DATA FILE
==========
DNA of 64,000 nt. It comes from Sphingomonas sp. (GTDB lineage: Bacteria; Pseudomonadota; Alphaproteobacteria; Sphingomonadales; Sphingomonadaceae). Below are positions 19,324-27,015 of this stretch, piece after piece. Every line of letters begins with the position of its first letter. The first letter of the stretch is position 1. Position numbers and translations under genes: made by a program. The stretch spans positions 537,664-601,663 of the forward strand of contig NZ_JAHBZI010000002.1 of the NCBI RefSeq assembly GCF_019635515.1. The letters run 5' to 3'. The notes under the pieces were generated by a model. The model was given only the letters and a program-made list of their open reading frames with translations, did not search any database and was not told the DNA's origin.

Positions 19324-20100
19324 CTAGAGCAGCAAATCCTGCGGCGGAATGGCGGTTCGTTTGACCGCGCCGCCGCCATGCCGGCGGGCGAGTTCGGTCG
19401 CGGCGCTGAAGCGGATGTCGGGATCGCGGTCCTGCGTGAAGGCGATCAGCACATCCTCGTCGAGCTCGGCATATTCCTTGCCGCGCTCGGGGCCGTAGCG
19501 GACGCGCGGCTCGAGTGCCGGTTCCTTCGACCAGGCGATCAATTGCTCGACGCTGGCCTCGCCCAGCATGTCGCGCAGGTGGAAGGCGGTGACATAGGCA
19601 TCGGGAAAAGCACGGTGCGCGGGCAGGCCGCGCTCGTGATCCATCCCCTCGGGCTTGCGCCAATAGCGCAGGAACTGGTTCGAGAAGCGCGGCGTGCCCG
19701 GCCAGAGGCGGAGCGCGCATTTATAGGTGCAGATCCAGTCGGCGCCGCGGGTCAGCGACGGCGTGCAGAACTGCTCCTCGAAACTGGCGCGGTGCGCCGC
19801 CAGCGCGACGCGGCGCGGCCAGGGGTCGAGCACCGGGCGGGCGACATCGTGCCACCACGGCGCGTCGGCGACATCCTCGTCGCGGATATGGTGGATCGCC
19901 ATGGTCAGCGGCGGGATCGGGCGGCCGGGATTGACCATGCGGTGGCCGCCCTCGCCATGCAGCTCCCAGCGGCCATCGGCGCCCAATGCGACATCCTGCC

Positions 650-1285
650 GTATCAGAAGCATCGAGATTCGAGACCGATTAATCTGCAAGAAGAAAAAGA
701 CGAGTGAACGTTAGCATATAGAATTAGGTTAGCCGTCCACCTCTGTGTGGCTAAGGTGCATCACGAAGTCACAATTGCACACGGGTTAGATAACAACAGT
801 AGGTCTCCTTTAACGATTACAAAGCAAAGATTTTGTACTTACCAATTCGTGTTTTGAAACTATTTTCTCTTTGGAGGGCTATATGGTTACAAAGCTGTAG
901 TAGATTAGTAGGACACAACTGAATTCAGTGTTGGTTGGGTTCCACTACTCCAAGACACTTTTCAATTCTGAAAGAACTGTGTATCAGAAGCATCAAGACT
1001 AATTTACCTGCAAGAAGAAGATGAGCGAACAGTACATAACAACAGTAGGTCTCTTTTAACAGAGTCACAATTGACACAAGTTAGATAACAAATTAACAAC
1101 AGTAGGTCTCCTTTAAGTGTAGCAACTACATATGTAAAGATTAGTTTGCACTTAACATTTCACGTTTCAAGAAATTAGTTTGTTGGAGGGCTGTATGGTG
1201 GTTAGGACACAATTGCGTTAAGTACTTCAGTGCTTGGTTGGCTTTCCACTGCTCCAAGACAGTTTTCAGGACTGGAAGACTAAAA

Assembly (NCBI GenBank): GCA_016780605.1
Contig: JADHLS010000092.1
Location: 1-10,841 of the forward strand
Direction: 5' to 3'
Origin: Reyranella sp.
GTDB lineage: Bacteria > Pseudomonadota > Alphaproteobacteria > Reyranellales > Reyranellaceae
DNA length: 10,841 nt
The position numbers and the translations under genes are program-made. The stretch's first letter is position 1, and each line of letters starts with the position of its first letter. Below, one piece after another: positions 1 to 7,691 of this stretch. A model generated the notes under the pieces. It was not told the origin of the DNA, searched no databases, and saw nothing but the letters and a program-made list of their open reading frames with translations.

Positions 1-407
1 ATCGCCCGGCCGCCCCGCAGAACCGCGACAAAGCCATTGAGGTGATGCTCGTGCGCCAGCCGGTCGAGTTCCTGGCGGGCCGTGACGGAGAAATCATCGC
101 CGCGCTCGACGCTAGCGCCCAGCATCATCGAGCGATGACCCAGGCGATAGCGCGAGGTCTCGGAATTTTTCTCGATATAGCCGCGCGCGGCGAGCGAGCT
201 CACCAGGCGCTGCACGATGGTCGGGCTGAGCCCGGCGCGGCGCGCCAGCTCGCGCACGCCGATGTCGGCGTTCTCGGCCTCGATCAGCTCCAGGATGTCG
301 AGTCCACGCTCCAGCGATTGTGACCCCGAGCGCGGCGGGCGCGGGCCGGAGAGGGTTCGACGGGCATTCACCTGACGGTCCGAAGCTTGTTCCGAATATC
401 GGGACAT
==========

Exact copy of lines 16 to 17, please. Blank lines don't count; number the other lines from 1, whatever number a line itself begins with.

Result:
1101 AGTAGGTCTCCTTTAAGTGTAGCAACTACATATGTAAAGATTAGTTTGCACTTAACATTTCACGTTTCAAGAAATTAGTTTGTTGGAGGGCTGTATGGTG
1201 GTTAGGACACAATTGCGTTAAGTACTTCAGTGCTTGGTTGGCTTTCCACTGCTCCAAGACAGTTTTCAGGACTGGAAGACTAAAA